Chadwick Boseman passed away two years ago this past August. The 43-year-old actor amassed a number of accolades and awards in his two-decade-long career, ultimately breaking through into mainstream stardom with his leading role in 2018’s Black Panther.
Boseman became a cultural sensation through his portrayal of King T’Challa, pouring his heart into the project and delivering one of the most memorable characters (and movies) in all of the Marvel Cinematic Universe.
Black Panther: Wakanda Forever, the sequel to Black Panther and the first in the series to be released following Boseman’s death, premieres this week. The release demands a consideration of the late actor’s memory and legacy. From Jackie Robinson and James Brown to “Stormin’” Norman Holloway, we’ve pulled together a list of Boseman’s best performances beyond T’Challa, and where to watch them.
Justified: “For Blood or Money”
This is the first time I remember seeing Boseman in something. It’s definitely possible I saw his Law & Order or Cold Case episodes, or another procedural, but his turn in “For Blood or Money,” the fourth episode of Justified’s second season, made me actually go “now this guy is someone to remember.”
Boseman plays Ralph “Flex” Beeman, a drug dealer who is friends with Clinton, the brother-in-law of Deputy Rachel Brooks (Erica Tazel). Clinton is out on parole, and he shoots Flex in the hand after being rebuffed for a loan. But Flex shows up later on in a funny, tense scene that lets Boseman show the kind of movie star magic we’d see in future roles.
Flex is a gangster, but also an amateur magician (classic Elmore Leonard stuff), and this shooting incident sends him spiraling — how exactly is he supposed to pursue his passion without the use of one of his hands? It’s the right combination of ridiculous and intimidating typical to Justified’s (and Leonard’s) tone, and Boseman’s delivery of “I was going to be a magician, you dick!” is pitch-perfect (as is when he tells Clinton’s parole officer to go “play Donkey Kong”), but there’s a layer of real sadness under the silly line that gets across Flex’s lost dreams of grandeur. —Pete Volk
Justified is available to stream on Hulu.
Jackie Robinson is a rich topic for a movie (Spike Lee wrote a terrific, unproduced script based on Jackie’s autobiography). One of the great Americans and athletes of his time, he’s been a personal hero of mine since childhood (lifelong Dodgers and baseball fan here), but his legacy has often been filtered through the agenda of Major League Baseball and other organizations who want to use his story to show how far we’ve come, rather than how far we have to go, on race relations in and outside of sports.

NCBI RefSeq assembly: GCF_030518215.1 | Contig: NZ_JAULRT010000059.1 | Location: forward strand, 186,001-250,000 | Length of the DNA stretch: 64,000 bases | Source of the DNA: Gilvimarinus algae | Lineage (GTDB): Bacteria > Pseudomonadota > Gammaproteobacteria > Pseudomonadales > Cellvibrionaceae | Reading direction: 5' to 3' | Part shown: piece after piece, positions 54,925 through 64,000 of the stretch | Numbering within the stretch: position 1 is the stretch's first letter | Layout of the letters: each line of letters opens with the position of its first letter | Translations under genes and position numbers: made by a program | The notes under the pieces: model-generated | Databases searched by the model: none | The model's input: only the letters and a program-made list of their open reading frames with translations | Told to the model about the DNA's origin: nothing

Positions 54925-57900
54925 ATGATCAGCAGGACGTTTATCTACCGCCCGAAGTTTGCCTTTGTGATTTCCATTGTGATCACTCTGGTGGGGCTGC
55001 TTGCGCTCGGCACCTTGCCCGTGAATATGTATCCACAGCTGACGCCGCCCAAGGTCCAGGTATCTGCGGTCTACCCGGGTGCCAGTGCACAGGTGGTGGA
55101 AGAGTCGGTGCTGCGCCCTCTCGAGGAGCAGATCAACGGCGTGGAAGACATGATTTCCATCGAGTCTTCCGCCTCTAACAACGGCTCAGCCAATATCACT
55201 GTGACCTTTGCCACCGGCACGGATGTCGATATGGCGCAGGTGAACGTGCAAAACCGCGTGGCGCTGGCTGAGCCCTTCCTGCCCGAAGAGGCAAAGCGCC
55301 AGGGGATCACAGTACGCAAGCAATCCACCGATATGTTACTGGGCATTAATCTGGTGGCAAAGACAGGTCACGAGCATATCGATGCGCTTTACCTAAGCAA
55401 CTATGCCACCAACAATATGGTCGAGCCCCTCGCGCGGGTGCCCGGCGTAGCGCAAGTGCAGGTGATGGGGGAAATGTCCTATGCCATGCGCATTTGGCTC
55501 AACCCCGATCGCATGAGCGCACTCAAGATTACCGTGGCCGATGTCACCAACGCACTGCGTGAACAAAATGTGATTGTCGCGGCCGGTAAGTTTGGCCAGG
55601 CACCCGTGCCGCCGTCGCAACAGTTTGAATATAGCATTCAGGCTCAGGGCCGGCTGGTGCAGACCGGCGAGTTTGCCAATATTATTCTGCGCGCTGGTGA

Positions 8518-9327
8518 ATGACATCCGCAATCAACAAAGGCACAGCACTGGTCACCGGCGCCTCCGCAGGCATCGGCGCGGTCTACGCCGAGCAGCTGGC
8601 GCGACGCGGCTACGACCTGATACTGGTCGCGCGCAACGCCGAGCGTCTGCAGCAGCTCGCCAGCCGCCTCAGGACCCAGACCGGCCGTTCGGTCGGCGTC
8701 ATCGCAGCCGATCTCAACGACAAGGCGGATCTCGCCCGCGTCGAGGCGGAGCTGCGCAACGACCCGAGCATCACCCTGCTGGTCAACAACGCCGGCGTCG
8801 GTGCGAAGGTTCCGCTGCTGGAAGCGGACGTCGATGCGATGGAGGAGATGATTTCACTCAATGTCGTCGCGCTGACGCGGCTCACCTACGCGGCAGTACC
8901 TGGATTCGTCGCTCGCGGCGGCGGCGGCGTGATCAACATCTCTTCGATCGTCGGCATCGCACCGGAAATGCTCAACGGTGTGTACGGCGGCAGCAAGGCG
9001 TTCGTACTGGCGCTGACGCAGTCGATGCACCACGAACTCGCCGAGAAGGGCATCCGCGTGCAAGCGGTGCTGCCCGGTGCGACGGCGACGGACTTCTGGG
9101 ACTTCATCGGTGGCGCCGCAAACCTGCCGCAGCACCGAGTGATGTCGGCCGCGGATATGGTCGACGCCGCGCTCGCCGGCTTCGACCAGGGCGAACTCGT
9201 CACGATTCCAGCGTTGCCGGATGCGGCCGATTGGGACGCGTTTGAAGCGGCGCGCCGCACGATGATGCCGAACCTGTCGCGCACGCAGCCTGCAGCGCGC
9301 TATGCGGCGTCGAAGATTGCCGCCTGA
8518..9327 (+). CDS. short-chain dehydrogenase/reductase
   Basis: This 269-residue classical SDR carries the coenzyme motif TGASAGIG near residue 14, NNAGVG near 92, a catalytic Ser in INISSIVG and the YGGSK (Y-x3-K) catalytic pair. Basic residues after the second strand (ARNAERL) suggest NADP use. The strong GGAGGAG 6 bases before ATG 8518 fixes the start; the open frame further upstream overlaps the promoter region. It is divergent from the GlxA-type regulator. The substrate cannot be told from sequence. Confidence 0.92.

42 is not a great take on his life, but Boseman is phenomenal in it, able to communicate how hard Jackie worked to contain his rightful rage at the way he was treated (even if the movie focuses more than it should on the white people around him). His physicality portraying an athlete is a preview of what was to come for him — as T’Challa, for sure, but also as James Brown — and it was the second time he had done so, after his debut film role as running back Floyd Little in The Express: The Ernie Davis Story. Boseman alone made 42 watchable for me, and it was one of those moments where you knew you were witnessing the beginning of a movie star. —PV
42 is available to stream on HBO Max.
Get on Up
Boseman established his movie star confidence in 42, living up to a true American icon, but he went atomically hard in order to fill the shoes of one of music’s greatest performers. Get on Up could have been a by-the-books biopic of singer James Brown with any other actor walking through the script, but it’s completely energized by Boseman’s exuberant, go-for-broke method. To honor Brown, director Tate Taylor (The Help) used the singer’s actual tracks in the film’s various musical set-pieces, leaving Boseman to ground the lip-sync with mannerisms, dance, and buckets of sweat. What went so wrong for Rami Malek’s karaoke-esque performance in Bohemian Rhapsody goes so right for Boseman — to a degree that it often feels like the film’s catching up with him.